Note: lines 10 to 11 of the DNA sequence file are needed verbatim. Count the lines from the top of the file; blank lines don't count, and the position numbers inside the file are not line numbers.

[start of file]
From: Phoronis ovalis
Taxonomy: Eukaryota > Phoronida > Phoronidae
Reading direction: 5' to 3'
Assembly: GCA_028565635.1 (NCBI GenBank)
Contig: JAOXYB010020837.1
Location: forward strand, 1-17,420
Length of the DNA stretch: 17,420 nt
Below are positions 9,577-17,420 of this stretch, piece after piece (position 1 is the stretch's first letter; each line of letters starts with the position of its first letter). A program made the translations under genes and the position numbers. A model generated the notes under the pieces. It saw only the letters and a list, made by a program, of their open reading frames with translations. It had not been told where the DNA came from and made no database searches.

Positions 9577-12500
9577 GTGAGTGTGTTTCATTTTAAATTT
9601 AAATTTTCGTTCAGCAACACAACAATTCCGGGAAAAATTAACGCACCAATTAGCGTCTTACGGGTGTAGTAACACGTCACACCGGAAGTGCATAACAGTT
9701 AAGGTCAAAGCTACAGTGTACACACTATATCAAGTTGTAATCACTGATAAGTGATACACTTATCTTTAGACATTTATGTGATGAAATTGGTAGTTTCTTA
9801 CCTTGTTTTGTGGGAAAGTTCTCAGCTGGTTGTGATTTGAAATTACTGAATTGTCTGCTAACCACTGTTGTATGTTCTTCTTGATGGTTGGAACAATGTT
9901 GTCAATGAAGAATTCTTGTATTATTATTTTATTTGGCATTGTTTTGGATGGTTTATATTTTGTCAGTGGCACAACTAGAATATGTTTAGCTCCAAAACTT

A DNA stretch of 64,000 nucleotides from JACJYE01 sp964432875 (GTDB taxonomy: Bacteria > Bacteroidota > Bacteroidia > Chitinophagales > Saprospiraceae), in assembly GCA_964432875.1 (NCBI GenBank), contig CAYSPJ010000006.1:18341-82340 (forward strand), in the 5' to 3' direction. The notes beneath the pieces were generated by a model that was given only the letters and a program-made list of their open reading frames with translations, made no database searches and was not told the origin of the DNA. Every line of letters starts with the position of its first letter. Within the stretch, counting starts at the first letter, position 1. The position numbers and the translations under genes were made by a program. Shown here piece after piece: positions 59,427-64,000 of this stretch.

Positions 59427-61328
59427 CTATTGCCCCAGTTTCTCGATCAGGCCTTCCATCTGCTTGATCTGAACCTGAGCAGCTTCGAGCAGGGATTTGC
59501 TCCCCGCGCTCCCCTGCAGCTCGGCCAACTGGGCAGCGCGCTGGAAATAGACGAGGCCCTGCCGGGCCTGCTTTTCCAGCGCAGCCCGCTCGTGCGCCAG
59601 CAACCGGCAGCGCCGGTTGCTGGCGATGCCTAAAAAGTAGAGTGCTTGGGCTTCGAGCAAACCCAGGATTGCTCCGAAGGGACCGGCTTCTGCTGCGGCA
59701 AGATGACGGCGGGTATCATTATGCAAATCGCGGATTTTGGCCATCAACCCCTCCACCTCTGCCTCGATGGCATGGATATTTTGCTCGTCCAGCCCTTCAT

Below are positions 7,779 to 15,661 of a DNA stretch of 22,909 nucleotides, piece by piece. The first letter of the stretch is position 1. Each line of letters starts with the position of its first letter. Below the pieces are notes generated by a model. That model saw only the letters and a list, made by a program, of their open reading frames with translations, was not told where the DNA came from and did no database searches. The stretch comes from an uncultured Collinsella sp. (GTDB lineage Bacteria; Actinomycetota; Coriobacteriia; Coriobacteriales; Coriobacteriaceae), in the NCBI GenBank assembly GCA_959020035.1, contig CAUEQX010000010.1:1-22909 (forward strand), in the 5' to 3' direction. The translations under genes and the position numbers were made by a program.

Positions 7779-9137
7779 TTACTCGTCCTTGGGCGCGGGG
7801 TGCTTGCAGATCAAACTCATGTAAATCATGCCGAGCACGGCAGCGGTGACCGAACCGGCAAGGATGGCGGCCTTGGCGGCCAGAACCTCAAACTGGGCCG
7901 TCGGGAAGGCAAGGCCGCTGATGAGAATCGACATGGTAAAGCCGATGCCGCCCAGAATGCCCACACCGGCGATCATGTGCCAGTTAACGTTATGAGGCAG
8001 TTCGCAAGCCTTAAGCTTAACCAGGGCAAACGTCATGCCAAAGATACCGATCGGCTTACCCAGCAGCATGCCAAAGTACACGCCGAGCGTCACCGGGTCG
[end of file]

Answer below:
9577 GTGAGTGTGTTTCATTTTAAATTT
9601 AAATTTTCGTTCAGCAACACAACAATTCCGGGAAAAATTAACGCACCAATTAGCGTCTTACGGGTGTAGTAACACGTCACACCGGAAGTGCATAACAGTT